There is thus a need for a more durable and temperature tolerant microporous separator for lithium-ion battery cells.
SUMMARY OF THE INVENTION
 This invention provides a method of forming a more thermally- and mechanically-robust integral combination of a separator and an electrode for a lithium-ion cell. The improved separator-electrode construction employs a thin bi-layer separator portion which is fabricated on, and attached to, a cell electrode which is itself supported by a coextensive current collector, usually fabricated of copper foil for the anode and aluminum foil for the cathode. Because it is common for the anode to be larger than the cathode, the separator will normally be deposited on the anode to ensure separation of anode and cathode. However deposition of a suitable separator on the cathode may also be practiced. In many embodiments of this invention, the entire current collector-electrode-separator structure is thin and may range from less than 100 micrometers to about one millimeter thick. Individually, the current collectors may be about 20 micrometers thick, the electrodes may be about 50 micrometers thick and the bi-layer separator may be about 25 micrometers thick.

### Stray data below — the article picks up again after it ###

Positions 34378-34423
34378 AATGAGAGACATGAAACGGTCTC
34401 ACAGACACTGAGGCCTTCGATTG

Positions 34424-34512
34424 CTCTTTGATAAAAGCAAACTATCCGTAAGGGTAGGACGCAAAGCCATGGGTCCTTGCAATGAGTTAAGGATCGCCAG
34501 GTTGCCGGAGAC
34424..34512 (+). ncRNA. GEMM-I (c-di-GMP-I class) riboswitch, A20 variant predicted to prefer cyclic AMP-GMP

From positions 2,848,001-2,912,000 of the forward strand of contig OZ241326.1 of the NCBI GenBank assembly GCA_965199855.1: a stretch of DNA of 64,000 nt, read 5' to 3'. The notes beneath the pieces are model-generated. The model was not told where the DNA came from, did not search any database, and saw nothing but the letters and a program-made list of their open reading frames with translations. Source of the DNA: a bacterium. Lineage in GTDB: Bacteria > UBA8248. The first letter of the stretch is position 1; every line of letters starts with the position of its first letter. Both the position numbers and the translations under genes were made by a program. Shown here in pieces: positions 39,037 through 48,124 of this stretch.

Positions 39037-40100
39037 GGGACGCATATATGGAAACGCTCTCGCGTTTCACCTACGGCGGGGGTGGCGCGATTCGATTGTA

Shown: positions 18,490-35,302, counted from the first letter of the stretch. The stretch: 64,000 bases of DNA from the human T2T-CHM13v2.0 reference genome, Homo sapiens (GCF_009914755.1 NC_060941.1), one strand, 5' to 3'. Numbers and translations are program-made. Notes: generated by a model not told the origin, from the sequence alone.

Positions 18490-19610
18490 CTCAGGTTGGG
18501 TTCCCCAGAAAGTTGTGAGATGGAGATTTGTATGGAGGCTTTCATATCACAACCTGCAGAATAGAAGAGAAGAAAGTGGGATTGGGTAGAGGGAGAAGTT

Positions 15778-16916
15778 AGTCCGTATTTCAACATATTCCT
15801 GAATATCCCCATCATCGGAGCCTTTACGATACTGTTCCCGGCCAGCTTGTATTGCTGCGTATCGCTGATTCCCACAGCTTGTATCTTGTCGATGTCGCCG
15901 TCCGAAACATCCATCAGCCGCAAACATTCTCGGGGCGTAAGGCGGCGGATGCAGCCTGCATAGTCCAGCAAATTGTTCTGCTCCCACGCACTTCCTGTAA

The separator is formed by placing a first layer of separator material on an electrode surface followed by placement of a second layer on the first layer such that the electrode and bi-layer separator form an integral cooperating structure for assembly in a cell.
 The first layer of the bi-layer separator is a laid-down fabrication of electrically non-conducting ceramic particles such as oxides or nitrides. The particles may be generally equi-axed and substantially uniformly sized and arranged to provide a continuous pore structure. The pores provide tortuous and non-straight passages through the layer of ceramic particles. A polymer binder material may be used to coat the particles, securing them to one another and to the electrode surface while leaving the porous passages. The second layer, overlying and at least coextensive with the ceramic particle layer, is a thin polymer layer or membrane. The polymer membrane is microporous, and forms interconnected passages extending through the thickness of the membrane for filling with a lithium ion-conducting electrolyte and for liquid transport of lithium ions. In another aspect, a non-porous polymer layer which forms a Li-ion conducting gel when saturated with liquid electrolyte may be used.
 The two layers of the bi-layer separator cooperate to provide superior performance than may be achieved with single layer separators. The first, particle layer, comprising overlapping hard ceramic particles resistant to penetration offers improved resistance to mechanical breaching of the separator, for example by dendrites, metal fines, or detached electrode particles. The overlying, and at least coextensive polymer layer, supports and retains the particle layer by improving the adhesion between the coating layer and the counter electrode. The flexible and compliant polymer layer is effective in accommodating volume changes occurring in the electrode as lithium is inserted into and removed from the electrode during charge-discharge cycles,.